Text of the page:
Astronomers find Southern Hemisphere pulsar via MWA telescope

Astronomers deploying the Murchison Widefield Array (MWA) telescope have discovered a pulsar in the Southern Hemisphere for the first time, from using the low-frequency radio telescope located deep in the Australian Outback.

The newly discovered pulsar raises the astronomers’ hopes that more pulsars are likely to be found in the Southern Hemisphere.

The MWA telescope is located in Western Australia’s remote Mid West region.

The telescope is a precursor asset for the upcoming multi-billion-dollar Square Kilometre Array (SKA) telescope

The steep-spectrum low-luminosity pulsar was discovered by Nick Swainston, a PhD student at the Curtin University node of the International Centre for Radio Astronomy Research (ICRAR), while he was processing data as part of a pulsar survey.

The ICRAR is a joint venture between Curtin University and The University of Western Australia, with support and funding from the State Government of Western Australia.

Pulsars are dense and rapidly spinning neutron stars that transmit radio waves into the cosmos. 

Astronomers around the globe generally rely on pulsars to test the laws of physics under extreme conditions, while studying the Universe.

Key science driver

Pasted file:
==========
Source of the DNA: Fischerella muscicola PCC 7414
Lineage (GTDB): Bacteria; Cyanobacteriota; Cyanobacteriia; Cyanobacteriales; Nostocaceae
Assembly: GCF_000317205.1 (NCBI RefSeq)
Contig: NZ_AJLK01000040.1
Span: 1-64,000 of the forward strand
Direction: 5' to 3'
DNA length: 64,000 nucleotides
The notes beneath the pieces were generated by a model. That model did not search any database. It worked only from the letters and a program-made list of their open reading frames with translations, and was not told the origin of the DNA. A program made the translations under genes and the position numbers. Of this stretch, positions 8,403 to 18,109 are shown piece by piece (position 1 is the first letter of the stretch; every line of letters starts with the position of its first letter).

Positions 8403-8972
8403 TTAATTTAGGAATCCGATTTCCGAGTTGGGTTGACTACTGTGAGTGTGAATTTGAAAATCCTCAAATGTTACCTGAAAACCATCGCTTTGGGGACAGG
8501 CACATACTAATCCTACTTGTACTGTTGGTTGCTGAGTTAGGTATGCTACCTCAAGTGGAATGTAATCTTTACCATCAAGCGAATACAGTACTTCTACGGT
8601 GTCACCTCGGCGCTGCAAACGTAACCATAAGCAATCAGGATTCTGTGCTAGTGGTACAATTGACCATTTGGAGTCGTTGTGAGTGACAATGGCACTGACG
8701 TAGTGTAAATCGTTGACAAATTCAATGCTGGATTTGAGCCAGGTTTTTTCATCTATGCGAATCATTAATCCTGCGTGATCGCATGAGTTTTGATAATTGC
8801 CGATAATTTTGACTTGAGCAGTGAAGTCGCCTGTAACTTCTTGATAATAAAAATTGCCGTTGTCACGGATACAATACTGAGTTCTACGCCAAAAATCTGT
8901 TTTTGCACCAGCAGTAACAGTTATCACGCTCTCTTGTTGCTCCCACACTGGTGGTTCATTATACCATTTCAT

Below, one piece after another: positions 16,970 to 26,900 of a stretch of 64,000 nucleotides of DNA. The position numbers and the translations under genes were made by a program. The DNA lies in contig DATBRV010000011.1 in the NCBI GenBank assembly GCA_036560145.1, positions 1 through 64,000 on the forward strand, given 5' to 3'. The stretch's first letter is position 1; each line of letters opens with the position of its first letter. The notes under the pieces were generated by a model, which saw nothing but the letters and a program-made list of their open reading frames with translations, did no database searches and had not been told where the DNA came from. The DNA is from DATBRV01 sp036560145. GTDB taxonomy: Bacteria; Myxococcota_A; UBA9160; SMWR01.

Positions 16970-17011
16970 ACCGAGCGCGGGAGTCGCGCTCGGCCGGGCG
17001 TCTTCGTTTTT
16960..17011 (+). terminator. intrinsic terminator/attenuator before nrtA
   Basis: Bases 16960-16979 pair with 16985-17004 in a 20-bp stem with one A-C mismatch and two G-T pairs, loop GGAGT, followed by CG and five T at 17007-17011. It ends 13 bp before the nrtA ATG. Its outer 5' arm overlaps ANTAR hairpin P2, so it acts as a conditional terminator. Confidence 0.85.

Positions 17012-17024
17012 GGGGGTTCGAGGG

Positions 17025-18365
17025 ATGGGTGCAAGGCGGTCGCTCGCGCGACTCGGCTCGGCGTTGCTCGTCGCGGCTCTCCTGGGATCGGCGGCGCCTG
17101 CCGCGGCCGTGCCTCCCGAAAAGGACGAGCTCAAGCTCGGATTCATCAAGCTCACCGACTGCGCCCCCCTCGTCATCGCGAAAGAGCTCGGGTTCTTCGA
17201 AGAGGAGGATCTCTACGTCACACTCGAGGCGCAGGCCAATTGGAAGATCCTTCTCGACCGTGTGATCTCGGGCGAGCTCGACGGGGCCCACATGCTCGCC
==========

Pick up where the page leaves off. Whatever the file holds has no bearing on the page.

Discovering pulsars is also a key science driver for the SKA telescope project.

Dr. Ramesh Bhat, an ICRAR-Curtin University astronomer who shadowed Swainston’s discovery, confirmed the newly discovered pulsar is located more than 3,000 light-years from Earth.

According to Bhat, the pulsar spins approximately once every second, an “incredibly fast” speed “compared to regular stars and planets, but in the world of pulsars, it’s pretty normal”.

Dr Bhat said the finding was made using about 1% of the large volume of data collected for the pulsar survey, adding “we’ve only scratched the surface”.

Bhat noted: “When we do this project at full-scale, we should find hundreds of pulsars in the coming years.”

Prof. Steven Tingay, MWA Director, said the [pulsar] discovery hints at a large population of pulsars awaiting discovery in the Southern Hemisphere.

‘Exciting finding’

“This finding is really exciting because the data processing is incredibly challenging.

“The results show the potential for us to discover many more pulsars with the MWA and the low-frequency part of the SKA,” Tingay added.

The MWA is the first of four SKA precursors to be completed.

Curtin University leads a consortium of partner institutions from seven nations that finance the development, construction, commissioning and operations of the MWA facility.

The seven nations are: Australia, United States, India, New Zealand, Canada, Japan, and China.

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